Online optimal control of multiple-chiller systems in large buildings

Pao Yue-kong Library Electronic Theses Database

Online optimal control of multiple-chiller systems in large buildings

 

Author: Sun, Yongjun
Title: Online optimal control of multiple-chiller systems in large buildings
Degree: Ph.D.
Year: 2010
Subject: Hong Kong Polytechnic University -- Dissertations
Air conditioning -- Equipment and supplies
Air conditioning -- Control
Air conditioning -- Energy consumption.
Department: Dept. of Building Services Engineering
Pages: xxviii, 208 leaves : ill. ; 30 cm.
InnoPac Record: http://library.polyu.edu.hk/record=b2351726
URI: http://theses.lib.polyu.edu.hk/handle/200/5483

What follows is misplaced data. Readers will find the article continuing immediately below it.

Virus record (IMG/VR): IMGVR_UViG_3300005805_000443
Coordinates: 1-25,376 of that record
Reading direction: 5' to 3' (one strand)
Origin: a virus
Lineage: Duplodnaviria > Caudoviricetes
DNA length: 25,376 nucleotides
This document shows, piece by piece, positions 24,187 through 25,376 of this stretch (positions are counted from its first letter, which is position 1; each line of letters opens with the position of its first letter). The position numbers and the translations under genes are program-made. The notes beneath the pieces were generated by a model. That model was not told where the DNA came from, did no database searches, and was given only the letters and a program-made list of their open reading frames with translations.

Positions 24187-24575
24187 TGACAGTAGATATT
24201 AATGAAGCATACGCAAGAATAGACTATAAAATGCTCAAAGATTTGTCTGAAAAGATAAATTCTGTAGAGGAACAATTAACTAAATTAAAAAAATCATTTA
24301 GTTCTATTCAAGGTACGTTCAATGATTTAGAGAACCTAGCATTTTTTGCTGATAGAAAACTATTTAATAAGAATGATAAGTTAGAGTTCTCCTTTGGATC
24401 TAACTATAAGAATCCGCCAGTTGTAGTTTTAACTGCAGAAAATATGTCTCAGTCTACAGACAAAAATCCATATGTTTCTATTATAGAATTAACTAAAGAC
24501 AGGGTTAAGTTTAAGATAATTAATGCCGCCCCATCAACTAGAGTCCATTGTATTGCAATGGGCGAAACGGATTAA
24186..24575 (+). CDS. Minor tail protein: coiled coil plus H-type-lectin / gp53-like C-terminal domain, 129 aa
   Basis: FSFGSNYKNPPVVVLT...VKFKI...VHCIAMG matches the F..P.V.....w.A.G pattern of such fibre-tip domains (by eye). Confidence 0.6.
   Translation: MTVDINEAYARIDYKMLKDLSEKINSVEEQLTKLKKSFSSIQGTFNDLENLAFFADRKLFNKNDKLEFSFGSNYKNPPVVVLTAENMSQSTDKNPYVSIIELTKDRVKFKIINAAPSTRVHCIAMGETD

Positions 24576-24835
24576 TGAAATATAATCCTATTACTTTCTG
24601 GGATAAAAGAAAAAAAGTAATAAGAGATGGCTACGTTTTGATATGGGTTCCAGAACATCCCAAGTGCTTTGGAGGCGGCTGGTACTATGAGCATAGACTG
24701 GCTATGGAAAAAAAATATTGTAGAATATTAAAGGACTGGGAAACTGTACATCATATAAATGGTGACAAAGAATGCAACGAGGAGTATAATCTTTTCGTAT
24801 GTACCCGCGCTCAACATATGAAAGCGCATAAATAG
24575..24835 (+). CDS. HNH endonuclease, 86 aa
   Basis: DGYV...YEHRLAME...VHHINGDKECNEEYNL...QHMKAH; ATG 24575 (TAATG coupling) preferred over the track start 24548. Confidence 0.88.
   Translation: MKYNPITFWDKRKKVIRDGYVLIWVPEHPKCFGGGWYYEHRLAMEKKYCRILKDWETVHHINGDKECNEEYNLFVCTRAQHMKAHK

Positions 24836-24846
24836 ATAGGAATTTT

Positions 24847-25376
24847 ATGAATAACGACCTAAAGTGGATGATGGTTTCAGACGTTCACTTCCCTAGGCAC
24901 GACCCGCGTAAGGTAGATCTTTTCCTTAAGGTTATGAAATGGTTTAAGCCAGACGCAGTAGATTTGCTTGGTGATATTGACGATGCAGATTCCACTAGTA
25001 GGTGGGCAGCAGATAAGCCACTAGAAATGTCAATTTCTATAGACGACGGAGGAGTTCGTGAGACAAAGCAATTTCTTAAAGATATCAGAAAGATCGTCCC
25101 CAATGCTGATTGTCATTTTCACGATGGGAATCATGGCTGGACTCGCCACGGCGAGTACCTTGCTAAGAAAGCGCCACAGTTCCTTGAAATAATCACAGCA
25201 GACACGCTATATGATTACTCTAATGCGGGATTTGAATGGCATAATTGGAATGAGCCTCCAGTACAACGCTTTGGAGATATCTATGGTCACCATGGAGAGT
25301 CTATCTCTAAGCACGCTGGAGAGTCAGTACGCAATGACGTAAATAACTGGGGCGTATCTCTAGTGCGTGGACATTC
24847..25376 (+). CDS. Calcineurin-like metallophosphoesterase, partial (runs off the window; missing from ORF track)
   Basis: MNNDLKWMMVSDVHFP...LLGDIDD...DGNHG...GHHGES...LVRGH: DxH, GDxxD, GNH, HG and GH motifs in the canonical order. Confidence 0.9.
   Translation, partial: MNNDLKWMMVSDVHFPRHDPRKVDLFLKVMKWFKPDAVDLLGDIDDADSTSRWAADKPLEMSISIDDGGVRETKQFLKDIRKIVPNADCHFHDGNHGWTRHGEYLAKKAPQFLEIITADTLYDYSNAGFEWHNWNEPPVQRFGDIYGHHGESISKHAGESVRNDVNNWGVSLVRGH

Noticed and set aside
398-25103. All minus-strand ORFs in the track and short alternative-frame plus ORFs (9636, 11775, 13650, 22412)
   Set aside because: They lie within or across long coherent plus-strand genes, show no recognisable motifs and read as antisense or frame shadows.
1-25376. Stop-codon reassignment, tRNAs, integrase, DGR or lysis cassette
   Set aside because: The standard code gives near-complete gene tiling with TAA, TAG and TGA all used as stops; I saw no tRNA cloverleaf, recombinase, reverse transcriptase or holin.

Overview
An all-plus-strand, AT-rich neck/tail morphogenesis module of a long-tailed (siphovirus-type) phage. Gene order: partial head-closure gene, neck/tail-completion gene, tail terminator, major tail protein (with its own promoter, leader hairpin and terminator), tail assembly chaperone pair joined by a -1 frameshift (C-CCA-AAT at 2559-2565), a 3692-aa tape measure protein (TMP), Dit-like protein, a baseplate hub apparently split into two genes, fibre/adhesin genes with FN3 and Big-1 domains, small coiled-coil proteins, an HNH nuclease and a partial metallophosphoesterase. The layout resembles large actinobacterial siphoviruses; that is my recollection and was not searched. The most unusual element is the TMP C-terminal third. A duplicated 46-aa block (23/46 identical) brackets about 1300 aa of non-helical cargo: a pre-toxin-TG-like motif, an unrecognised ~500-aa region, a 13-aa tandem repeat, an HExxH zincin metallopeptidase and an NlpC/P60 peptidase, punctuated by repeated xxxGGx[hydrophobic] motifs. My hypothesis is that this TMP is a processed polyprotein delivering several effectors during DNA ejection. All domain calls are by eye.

Abstract: This thesis investigates the online optimal control of multiple-chiller systems in large buildings with enhanced robustness and cost efficiency. The control mainly includes chiller sequencing control, optimal start control and electrical demand limiting control. New strategies in the three subjects are proposed and validated on a dynamic simulation platform as well as using site data. In the first subject, i.e. chiller sequencing control, three methods are developed to enhance its robustness and reliability. Firstly, the data fusion method is proposed to obtain a more accurate and reliable cooling load measurements by combining the complementary advantages of two different load measurements. Secondly, a simplified model is developed to online compute the varying maximum cooling capacity of individual chiller. Thirdly, an online sensor fault detection and diagnosis (FDD) strategy is developed to ensure that the sensors used in the direct measurement III work healthily. In the optimal start control, a model-based strategy is proposed for minimizing the energy consumption of the central chilling plant in the morning start period. The model-based strategy is realized in two steps. The first step is to identify a feasible set for the operating chiller number. The second step is to estimate the pre-cooling lead time using the simplified building model for each number inside the feasible range identified, and calculate the corresponding energy consumption. In the subject of electrical peak demand limiting control, a strategy of minimizing the monthly electricity bill is proposed via utilizing the building thermal mass. Previous studies can not to achieve maximized monthly cost saving because the demand cost reduction may be largely/completely traded off by the energy cost rise. Therefore, a strategy taking full consideration of the relationship is developed. The strategy consists of two phases. The first one is to predict a suitable monthly peak demand threshold. In the second phase, the extended pre-cooling lead time will be determined based on the difference between the demand threshold and the predicted daily peak demand. The developed strategies are validated through case studies, which show the satisfactory performances.

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